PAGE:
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How to Throw a Party with Vegan and Gluten-Free Friends   Leave a comment

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Parties are great. Add together friends, food, beverages, and the privacy of your own home, and baby you got a stew goin’. But if you are friends with a lot of people with food allergies or special diets, menu planning can be difficult. This is where dips come in.

Dips and dippers are the perfect party food. Why? Minimal silverware. People can choose to eat light, by dunking one dipper into a dip, or get a plateful. They don’t seem like a whole meal, but will fill you up. Dips are usually super easy to make, require minimal cooking, and minimal tools. Dippers are typically bought ready to eat, and probably just need to be cut into smaller pieces.

Their are many types of dips and almost all of them can be made vegan and/or gluten free:
Salsa; green, red, black bean
Pesto
Garlic
Bean
7 – layer
Artichoke
Spinach
the list goes on.

So, I’m an ovo-vegetarian who rarely eats eggs, and goes to visit farms to see if the chickens are happy. Yes, I’ve seen that episode of Portlandia. I have several friends who are gluten-free, some who cannot eat garlic, and ya know, there always seems to be someone with a nut, bean, or seed allergy to boot. Variety is the only way to see that all are able to enjoy the spread and your hospitality. This is my spread for the Apocalypse Party I threw (spoiler alert: the world didn’t end.)

Dips:
Kale and Artichoke Dip
Black Bean Salsa
Pinto Bean Dip
Roasted Garlic Dip
Red Salsa (super spicy)*
Verde Salsa (also spicy)*

Dippers:
Vegetables – Broccoli, Cucumbers, Celery, Green Peppers, and Carrots
Tortilla Chips
Pretzels

Baked Goods:
Beer-Battered JalapeƱo Muffins*
Brownies – GF*

Beverages:
Spiced Apple Cider
Orange Juice
Coca-Cola
Soda Water
Lemon/Lime Juice or Fruit
Assorted Alcohols

Always have two types of baked goods. I feel the same way about sweets as I do about clothing, they’re optional. But public opinion prevails and so I go clothed, bearing treats. Baking is often a chore for me. It will probably take me two hours to complete a recipe the average person completes in twenty minutes. And then there’s cleaning up. If you also feel this way, outsource. There’s no shame in asking a friend to bring a dessert. I have lots of friends who love to bake, and hate to cook. Take advantage of it.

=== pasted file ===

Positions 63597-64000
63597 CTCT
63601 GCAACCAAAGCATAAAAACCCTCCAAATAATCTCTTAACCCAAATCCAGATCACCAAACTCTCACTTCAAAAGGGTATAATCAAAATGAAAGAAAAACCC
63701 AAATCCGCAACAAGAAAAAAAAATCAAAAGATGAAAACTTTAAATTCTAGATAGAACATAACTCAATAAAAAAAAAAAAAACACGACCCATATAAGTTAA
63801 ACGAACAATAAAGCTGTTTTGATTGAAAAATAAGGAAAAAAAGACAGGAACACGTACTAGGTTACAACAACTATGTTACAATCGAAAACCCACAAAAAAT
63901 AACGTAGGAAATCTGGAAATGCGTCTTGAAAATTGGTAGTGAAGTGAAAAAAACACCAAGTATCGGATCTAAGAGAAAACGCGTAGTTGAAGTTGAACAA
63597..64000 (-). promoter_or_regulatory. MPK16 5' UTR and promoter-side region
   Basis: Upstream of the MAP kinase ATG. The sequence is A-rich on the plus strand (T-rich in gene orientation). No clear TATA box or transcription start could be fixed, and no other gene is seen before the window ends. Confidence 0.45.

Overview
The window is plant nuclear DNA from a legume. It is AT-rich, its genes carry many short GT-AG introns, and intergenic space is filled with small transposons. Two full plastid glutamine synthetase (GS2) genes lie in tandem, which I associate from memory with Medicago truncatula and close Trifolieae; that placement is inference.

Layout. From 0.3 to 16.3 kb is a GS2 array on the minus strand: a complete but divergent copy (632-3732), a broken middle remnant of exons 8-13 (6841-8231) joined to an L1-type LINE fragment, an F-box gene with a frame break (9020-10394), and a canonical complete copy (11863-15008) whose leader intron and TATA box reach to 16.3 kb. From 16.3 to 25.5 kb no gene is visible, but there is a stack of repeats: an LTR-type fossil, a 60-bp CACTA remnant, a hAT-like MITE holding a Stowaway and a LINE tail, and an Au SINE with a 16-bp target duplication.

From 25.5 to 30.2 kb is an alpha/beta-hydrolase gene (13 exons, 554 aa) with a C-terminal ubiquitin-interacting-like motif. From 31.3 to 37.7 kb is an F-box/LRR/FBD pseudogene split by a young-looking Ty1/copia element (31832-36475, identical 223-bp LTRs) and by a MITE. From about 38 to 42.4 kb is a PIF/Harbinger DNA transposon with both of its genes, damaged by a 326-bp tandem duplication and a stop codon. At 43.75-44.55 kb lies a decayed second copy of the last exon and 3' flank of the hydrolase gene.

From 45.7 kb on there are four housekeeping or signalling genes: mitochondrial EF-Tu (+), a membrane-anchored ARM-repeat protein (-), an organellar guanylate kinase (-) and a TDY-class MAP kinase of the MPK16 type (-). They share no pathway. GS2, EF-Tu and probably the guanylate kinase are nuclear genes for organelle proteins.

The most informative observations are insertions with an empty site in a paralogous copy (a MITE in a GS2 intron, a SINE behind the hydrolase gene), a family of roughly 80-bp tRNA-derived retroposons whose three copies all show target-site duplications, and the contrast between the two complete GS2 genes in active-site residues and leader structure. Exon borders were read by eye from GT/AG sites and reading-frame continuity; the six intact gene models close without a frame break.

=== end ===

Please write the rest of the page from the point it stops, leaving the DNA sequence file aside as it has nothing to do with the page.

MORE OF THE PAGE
Make sure to have an inclusive beverage selection. Not all of your friends drink. If your friends are responsible, someone will be the dd, and they’ll probably get thirsty. Drinks will vary depending on your crowd. Beer can be expensive, and since everyone likes different kinds it can be hard to please everyone. Buy shitty beer. This is for beer pong, and people who only drink beer, but don’t enjoy it enough to bring their own. I feel this way, because if I want to drink beer at a party, I usually bring my own. Have a bottle of wine or two. And a mix of assorted alcohols. I made a delicious, non-alcoholic spiced apple cider in my crock pot. Then, when I actually made a glass for myself I spiked it with Sailor Jerry’s Spiced Rum. Sailor Jerry >; Captain Morgan. My roommates contributed to the gathering with White Russians and colorado bulldogs. We had a plethora of hard alcohol; rums, vodkas, gin, tequila, vermouth, and triple sec. This isn’t necessary. A bottle of each of rum, vodka, and gin or tequila will yield a rowdy party, but it looks really cool when you have a whole bunch of bottles on your counter.

As a side note, I don’t like drinking out of plastic or styrofoam and I don’t like all the waste they create either. When I throw a party I bust out all of my pint glasses and mugs (for hot drinks), and allow my guests to use those. It’s classier and better for the planet.

And that’s how a successful party is thrown.

*Denotes a dish brought by friends. Thanks friends!

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Posted December 22, 2012 by deeats in Event Planning